In a picture of contrast, many school and college students from the economically weaker sections here are working in mandis (grain markets) here to make both ends meet rather than preparing for participation in youth festivals and festive celebrations in their institutes.
The students facing financial hardships try to avail the opportunities to earn some money during the paddy season to lessen the burden of their education expenses. Although they too have desires and wishes like other youngsters, they have no time to prove themselves in such extra-curricular activities.
Students work as labourers in mandis and do odd jobs like stitching, unloading and loading of trolleys, cleaning, separating grain from the chaff and filling bags. The wages paid for various works are 1.96 paisa per unit for unloading, 1.29 paisa per unit for machine stitching, 0.97 paisa per unit for stitching by hand, 1.55 paisa per unit for loading.
Students have to work under commission agents and ‘tolla’ leaders (leader of group of labourers in mandis). They only manage to earn about `10,000 in 40-45 days of the paddy season.
Lovdeep Singh, a civil engineering student at Raikot, said, “Paddy season is an opportunity to earn `10,000 in about one-and-a-half months but it is very hard manual labour. My parents are also labourers and they are unable to afford the expenses of the education and necessities of their 4 children. So if I want to study and wish for a better life, then I have to do manual labour to earn some money.”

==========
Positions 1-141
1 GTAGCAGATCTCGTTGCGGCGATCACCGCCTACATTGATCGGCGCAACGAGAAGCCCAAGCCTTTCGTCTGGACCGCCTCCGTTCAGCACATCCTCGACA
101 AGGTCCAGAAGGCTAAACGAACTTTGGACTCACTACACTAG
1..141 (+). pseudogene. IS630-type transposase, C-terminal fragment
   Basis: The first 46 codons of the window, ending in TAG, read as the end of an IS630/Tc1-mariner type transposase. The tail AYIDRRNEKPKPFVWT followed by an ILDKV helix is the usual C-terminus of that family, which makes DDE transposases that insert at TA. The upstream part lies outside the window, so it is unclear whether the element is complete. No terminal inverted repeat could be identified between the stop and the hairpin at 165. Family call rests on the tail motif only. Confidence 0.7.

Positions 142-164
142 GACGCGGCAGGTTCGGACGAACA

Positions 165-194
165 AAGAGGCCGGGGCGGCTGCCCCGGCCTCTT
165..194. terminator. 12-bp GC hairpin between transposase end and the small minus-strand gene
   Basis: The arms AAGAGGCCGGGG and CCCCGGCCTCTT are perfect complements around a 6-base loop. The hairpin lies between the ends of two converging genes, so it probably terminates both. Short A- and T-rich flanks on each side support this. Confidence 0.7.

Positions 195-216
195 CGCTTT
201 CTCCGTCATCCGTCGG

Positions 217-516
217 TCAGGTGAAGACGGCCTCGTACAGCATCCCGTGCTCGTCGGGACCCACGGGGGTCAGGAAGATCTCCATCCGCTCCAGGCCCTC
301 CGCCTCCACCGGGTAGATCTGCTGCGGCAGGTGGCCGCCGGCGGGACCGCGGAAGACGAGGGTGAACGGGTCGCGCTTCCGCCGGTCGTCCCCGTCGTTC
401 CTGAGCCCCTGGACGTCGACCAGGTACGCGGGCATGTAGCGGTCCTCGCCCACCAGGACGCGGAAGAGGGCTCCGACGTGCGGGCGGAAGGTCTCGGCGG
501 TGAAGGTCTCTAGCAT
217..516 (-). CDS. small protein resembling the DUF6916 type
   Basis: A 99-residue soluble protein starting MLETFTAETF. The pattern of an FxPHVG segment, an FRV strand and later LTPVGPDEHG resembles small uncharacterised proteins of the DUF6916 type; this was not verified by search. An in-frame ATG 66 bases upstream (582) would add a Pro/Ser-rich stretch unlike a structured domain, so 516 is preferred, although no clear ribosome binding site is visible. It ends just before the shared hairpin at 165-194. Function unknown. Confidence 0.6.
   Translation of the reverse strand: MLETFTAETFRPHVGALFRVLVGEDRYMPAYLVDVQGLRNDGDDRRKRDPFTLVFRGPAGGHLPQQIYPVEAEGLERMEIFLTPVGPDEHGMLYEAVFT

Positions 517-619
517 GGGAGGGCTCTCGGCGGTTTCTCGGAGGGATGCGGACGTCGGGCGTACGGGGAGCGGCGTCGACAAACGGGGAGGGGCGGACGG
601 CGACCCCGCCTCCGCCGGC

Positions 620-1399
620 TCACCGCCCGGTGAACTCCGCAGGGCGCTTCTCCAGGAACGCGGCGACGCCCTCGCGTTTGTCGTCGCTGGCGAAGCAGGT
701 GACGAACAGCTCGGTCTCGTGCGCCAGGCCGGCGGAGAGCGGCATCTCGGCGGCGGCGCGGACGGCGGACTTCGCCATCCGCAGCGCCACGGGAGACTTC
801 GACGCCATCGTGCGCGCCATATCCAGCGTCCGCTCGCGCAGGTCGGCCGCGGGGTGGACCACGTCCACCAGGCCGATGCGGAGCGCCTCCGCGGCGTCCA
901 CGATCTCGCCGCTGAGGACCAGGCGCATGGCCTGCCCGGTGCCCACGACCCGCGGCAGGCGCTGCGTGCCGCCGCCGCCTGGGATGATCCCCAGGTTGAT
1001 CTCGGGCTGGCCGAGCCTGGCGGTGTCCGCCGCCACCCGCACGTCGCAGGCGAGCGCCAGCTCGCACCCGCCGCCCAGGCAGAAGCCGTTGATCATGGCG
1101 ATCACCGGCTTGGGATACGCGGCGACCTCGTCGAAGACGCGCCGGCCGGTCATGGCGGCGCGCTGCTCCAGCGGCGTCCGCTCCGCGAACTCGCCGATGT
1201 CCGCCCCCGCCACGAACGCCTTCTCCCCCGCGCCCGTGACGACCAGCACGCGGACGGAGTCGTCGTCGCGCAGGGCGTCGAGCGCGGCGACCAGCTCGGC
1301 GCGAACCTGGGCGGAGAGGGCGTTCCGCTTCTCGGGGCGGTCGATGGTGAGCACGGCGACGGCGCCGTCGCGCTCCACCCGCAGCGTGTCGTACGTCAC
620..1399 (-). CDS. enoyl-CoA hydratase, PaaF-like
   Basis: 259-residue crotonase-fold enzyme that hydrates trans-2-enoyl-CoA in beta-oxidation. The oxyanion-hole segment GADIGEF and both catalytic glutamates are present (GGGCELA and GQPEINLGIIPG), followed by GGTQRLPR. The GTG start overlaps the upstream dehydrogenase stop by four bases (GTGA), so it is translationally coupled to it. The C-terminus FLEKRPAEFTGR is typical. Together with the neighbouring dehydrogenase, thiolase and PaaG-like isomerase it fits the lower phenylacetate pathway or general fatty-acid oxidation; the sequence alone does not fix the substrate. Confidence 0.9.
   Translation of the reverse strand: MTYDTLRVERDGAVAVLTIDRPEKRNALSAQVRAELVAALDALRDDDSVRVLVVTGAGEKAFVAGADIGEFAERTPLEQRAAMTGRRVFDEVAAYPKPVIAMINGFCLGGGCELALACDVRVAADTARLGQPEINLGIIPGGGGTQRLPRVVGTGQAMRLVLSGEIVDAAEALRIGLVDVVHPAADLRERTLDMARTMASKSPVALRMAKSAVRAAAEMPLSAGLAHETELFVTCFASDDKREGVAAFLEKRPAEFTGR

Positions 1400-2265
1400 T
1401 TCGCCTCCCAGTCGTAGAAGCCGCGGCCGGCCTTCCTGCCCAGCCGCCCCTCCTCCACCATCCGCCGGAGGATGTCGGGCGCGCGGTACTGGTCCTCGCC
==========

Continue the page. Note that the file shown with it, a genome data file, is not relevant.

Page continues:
Jony Singh, a Class 10 student at Pakhowal, said, “I have two siblings and my parents are labourers. It is very difficult for my parents to provide for our school fee and other necessities in life. So I have to work in the mandi during the paddy season. The work is very hard but I have no alternative.”
“I have a keen interest in studies but I can study only if I work to support myself. It is impossible for me to study with what my parents can provide. I work during both the major harvest seasons of wheat and paddy after every six months. Each season of about 40 days helps me to earn approximately `10,000 and this is the only way I can manage my education expenses and also support my family,”said Arishdeep Singh, a diploma student.
The condition of migrant youth from states like Bihar and Uttar Pradesh, or even Nepal is much worse. They are forced to shelve any dreams of education and progress and leave their native places in search of work for mere survival.
Arun, hailing from Bihar, works in the new grain market at Salem Tabri, Ludhiana. “I dropped out of school two years ago when I was in Class 8. Financial hardships forced me to become a full-time worker in Ludhiana and earn for myself and my family.”
Educationist Jaswant Singh Gill said, “Most students never reach higher education institutes. Almost 90% higher education and professional education institutes are in private hands. Many poor students can only manage pocket money by doing manual labour. If we want to spread education in these deprived sections of society, the government should provide scholarships, financial assistance, books and other necessities.”